Send to

Choose Destination
Prenat Diagn. 2019 Jun;39(7):519-526. doi: 10.1002/pd.5458. Epub 2019 May 15.

A multicentre study to predict neonatal survival according to lung-to-head ratio and liver herniation in fetuses with left congenital diaphragmatic hernia (CDH): Hidden mortality from the Latin American CDH Study Group Registry.

Author information

Unidad de Cirugía Fetal, Hospital de Especialidades del Niño y la Mujer, Queretaro, Mexico.
Unidad de Medicina Fetal, Hospital Universitario Austral, Buenos Aires, Argentina.
Unidad de Terapia, Cirugía Fetal y Fetoscopia, División de Medicina Materno Fetal, Departmaneto de Ginecología y Obstetricia, Hospital de San José, Fundación Universitaria de Ciencias de la Salud-FUCS, Bogotá, Colombia.
Unidad de Medicina Materno-Fetal, Hospital Gineco-Obstétrico "Isidro Ayora", Quito, Ecuador.
Instituto Unidad de Medicina Fetal, Peruano de Medicina y Cirugía Fetal, Lima, Peru.
Unidad de Medicina Fetal, Hospital CIMA San Jose, San José, Costa Rica.
Departamento de Medicina Materno Fetal, Hospital General de México, Mexico City, Mexico.
Departamento de Neonatología, Hospital de Especialidades del Niño y la Mujer, Queretaro, Mexico.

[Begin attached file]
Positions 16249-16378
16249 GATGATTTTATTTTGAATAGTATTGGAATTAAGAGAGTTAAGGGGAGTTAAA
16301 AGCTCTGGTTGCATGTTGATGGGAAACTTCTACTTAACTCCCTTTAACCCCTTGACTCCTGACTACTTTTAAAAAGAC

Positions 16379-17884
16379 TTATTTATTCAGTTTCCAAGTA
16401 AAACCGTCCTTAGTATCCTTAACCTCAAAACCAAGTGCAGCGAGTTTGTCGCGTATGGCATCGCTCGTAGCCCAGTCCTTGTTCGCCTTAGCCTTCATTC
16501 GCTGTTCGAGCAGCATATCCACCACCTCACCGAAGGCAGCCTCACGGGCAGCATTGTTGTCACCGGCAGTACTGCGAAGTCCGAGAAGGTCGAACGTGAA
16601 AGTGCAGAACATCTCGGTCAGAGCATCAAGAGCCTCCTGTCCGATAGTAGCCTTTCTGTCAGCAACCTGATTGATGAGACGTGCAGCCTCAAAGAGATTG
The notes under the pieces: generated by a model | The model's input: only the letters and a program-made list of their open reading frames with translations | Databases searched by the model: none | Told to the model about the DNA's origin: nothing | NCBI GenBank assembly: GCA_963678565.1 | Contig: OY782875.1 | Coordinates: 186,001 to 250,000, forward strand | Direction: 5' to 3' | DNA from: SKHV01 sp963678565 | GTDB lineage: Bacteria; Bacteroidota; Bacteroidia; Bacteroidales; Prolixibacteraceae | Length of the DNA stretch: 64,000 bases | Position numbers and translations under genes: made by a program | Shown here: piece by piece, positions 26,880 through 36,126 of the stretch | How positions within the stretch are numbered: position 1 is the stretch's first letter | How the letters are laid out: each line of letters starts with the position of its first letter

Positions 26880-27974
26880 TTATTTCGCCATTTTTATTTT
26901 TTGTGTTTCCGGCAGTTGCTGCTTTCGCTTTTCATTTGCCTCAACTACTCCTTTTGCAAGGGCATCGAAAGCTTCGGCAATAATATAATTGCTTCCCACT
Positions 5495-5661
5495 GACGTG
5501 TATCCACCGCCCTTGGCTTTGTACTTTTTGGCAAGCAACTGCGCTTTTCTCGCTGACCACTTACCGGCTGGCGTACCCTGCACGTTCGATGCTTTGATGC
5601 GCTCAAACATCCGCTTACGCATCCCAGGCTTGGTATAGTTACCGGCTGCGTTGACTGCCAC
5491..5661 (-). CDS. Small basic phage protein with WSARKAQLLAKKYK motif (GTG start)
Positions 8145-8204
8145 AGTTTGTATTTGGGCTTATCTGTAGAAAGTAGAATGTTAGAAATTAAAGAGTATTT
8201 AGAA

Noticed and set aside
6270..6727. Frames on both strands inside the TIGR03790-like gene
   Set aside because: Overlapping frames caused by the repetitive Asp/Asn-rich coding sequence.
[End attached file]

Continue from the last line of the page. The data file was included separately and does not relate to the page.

Departamento de Cirugía Pediátrica, Hospital Infantil de México "Dr. Federico Gómez", Mexico City, Mexico.



To evaluate natural history of fetuses congenital diaphragmatic hernia (CDH) prenatally diagnosed in countries where termination of pregnancy is not legally allowed and to predict neonatal survival according to lung area and liver herniation.


Prospective study including antenatally diagnosed CDH cases managed expectantly during pregnancy in six tertiary Latin American centres. The contribution of the observed/expected lung-to-head ratio (O/E-LHR) and liver herniation in predicting neonatal survival was assessed.


From the total population of 380 CDH cases, 144 isolated fetuses were selected showing an overall survival rate of 31.9% (46/144). Survivors showed significantly higher O/E-LHR (56.5% vs 34.9%; P < .001), lower proportion of liver herniation (34.8% vs 80.6%, P < .001), and higher gestational age at birth (37.8 vs 36.2 weeks, P < 0.01) than nonsurvivors. Fetuses with an O/E-LHR less than 35% showed a 3.4% of survival; those with an O/E-LHR between 35% and 45% showed 28% of survival with liver up and 50% with liver down; those with an O/E-LHR greater than 45% showed 50% of survival rate with liver up and 76.9% with liver down.


Neonatal mortality in CDH is higher in Latin American countries. The category of lung hypoplasia should be classified according to the survival rates in our Latin American CDH registry.


Supplemental Content

Full text links

Icon for Wiley
Loading ...
Support Center